Sounds like in the past your family dissected his performances and would offer advice on what he was struggling with(Maybe he welcomed the help)

Time to let his teammate/coaches take over that role from here. It's going to be a long season otherwise. As parents it's difficult to watch your kid struggle but they need to learn to work through it in order to mature.

It's a whole new world in college. Doesn't matter how well they played in HS, or at what position. It's competitive and challenging. Not all make it. If I were coach I would have all my players read a bk about the mental side of baseball. By the nature of the game it's a roller  coaster of a ride, and you must be mentally prepared to succeed. 

Im watching the World Series now and wondering how these professionals do it, esp the P. What goes through their mind when they walk someone, or give up HR.?

Harvey is on a roll!

 #1bballmomfan:
 

 

 . . . a lot of excellent responses above.  I can only add that at this level it's important to many coaches how they see the players handle failures and adversity.  Most players at the collegiate level handle it pretty well while a few just never seem to be able to.  They way I think my son handled it (and still does) is by fully understanding that he will make mistakes and that every player does, so he just keeps working on the fundamentals, As a Dad, I like to solve problems but found the best thing I could do when son was at college and not performing to his own expectations was to simply empathetically listen to him express disappointments and offer encouragement.   The social media we have today seems to make it harder for parents to disengage from their children; as lease for me it seemed that way.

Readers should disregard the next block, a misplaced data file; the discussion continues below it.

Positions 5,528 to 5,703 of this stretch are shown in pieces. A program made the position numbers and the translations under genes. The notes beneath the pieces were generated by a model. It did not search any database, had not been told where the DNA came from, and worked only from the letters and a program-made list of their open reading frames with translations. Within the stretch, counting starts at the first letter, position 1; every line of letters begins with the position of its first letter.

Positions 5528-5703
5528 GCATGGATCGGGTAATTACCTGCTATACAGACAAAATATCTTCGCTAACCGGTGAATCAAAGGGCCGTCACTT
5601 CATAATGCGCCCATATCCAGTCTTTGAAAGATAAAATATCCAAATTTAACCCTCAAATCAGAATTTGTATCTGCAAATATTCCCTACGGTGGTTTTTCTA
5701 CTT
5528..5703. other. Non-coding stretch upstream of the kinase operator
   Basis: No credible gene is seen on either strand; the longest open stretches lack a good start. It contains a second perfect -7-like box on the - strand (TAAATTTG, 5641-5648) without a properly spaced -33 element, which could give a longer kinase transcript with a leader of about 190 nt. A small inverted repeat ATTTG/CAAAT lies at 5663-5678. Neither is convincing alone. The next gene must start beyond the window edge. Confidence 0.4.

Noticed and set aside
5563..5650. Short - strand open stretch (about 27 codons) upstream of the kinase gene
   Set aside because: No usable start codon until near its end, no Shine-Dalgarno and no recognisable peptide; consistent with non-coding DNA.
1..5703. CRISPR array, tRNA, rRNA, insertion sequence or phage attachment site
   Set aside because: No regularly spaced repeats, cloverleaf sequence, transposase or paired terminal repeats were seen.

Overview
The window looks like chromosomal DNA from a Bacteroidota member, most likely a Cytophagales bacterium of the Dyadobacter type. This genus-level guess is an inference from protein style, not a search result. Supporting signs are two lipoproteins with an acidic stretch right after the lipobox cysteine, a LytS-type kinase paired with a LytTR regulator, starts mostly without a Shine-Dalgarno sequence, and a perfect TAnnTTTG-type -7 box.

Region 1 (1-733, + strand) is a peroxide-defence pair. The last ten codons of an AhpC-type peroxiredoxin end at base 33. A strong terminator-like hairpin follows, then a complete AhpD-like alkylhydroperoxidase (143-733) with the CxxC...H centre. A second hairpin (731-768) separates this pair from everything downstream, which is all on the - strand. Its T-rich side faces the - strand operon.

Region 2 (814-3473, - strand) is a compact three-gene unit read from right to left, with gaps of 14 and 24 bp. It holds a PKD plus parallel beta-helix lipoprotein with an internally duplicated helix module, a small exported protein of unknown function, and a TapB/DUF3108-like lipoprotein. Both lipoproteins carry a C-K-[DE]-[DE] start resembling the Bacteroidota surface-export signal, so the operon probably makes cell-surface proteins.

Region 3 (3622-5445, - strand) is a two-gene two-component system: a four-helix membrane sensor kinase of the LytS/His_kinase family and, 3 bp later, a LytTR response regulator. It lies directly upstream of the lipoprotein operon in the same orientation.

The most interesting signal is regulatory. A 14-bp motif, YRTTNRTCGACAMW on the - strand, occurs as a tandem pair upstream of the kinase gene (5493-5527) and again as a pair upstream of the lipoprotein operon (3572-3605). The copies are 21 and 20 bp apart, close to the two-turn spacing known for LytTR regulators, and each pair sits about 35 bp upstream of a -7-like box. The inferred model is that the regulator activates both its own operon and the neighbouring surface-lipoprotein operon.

DH is right when he says "He'll figure it out".  That's what maturing into good young Man is about. huh?  

 

 

Originally Posted by playball2011:

What a game.

to my point wonder how Harvey is handling the disappointment. 

Interesting last yr Royals lost at W Series, this yr they take it all. Emotional roller coaster for sure. 

This is a great example of how difficult this game is. You can be at your best, but the other team just did it better.

Its all about pitching but then your team has to hit too.

Biggest mistakes of that game was not taking Cespides out asap with bases loaded and no outs.  That was the turning point.  And Familia should have been able to come in with a clean field.

Anyway, IMO it was a really great postseason for all fans of baseball.

Originally Posted by TPM:
Originally Posted by playball2011:

What a game.

to my point wonder how Harvey is handling the disappointment. 

Interesting last yr Royals lost at W Series, this yr they take it all. Emotional roller coaster for sure. 

This is a great example of how difficult this game is. You can be at your best, but the other team just did it better.

Its all about pitching but then your team has to hit too.

Biggest mistakes of that game was not taking Cespides out asap with bases loaded and no outs.  That was the turning point.  And Familia should have been able to come in with a clean field.

Anyway, IMO it was a really great postseason for all fans of baseball.

And Murphy was the "mayor of NY" after his series vs Dodgers and Cubs. It can turn in a hurry....

Dad of a freshman in college here, i think i've been pretty calm and remote for what it's worth. My wife and i have always been big fans of sink or swim, and my son swims....and then sinks....and then swims. Man, i miss the days when he would ask me all kinds of questions and seek advice...now he finds his way and although i'm proud of him, i miss those times when he'd asked the old man. I know he'll call when he wants to talk and i will be there, just let your son grow and swim....understanding he may dip under a few times along the way. Boys are tough and you'd be surprised how much it will help him become a young man.